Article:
Small Learning Community

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A Small Learning Community (SLC), also referred to as a School-Within-A-School, is a school organizational model that is an increasingly common form of learning environment in American secondary schools to subdivide large school populations into smaller, autonomous groups of students and teachers. SLCs can also be physical learning spaces.

The primary purpose of restructuring secondary schools into SLCs is to create a more personalized learning environment to better meet the needs of students.[1] Each community will often share the same teachers and student members from grade to grade. Teachers in these units usually have common planning time to allow them to develop interdisciplinary projects and keep up with the progress of their shared students.


SLCs can take several forms.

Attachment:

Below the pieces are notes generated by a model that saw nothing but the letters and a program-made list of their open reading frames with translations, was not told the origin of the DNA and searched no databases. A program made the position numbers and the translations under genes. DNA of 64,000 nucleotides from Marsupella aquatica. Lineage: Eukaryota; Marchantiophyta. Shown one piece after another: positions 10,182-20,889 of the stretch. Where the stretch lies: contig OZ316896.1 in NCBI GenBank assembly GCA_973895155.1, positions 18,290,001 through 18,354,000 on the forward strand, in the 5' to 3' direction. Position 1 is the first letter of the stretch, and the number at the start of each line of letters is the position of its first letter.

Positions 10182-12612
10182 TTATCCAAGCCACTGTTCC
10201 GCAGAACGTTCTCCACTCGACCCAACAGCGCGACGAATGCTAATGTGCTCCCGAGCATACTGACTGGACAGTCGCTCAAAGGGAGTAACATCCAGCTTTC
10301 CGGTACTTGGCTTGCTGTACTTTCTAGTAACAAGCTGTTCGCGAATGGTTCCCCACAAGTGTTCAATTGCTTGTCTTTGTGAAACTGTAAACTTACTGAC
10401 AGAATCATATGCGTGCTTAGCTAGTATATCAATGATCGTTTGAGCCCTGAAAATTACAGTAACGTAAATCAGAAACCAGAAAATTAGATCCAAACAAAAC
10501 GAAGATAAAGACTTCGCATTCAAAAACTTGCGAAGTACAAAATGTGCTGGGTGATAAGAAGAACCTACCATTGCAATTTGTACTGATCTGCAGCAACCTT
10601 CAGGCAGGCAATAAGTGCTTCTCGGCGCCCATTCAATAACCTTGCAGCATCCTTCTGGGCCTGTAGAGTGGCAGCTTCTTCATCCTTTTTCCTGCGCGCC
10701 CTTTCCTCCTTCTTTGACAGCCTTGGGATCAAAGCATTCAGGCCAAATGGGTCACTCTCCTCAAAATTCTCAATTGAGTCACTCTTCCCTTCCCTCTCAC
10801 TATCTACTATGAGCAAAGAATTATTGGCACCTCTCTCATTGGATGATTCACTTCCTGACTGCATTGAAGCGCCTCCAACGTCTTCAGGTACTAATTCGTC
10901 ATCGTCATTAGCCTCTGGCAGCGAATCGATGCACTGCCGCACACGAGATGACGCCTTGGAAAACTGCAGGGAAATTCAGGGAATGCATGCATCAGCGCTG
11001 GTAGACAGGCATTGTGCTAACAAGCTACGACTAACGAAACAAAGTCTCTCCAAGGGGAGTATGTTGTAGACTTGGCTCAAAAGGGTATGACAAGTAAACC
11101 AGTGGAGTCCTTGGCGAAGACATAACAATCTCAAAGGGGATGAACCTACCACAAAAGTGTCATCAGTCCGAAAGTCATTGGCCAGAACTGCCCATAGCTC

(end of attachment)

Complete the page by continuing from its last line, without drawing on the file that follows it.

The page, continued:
• Theme-Based Smaller Learning Communities or Focus Schools are usually formed around a specific curricular theme. Examples might include "Success Academy" or "Humanities".
  • Houses may be themed or non-themed or separated by grade levels.
  • Career Academies are generally a three- or four-year structure developed around a career theme or Career Clusters. Characterized by career-related electives and integration of career theme across entire academic curriculum.
  • Freshman Academies are structure designed to support 9th grade students as they transition into high school.
  • Magnet Schools are a career-themed SLC that includes accelerated course-work for Gifted & Talented students.


See also[edit]


  1. ^ Architecture for Achievement - building patterns of small school learning, Victoria Bergsagel, Tim Best, Kathleen Cushman, Lorne McConachie, Wendy Sauer, David Stephen. Mercer Island, WA. 1997. Page 101-104. ISBN 978-0-9796777-0-0. Retrieved 2016-04-07

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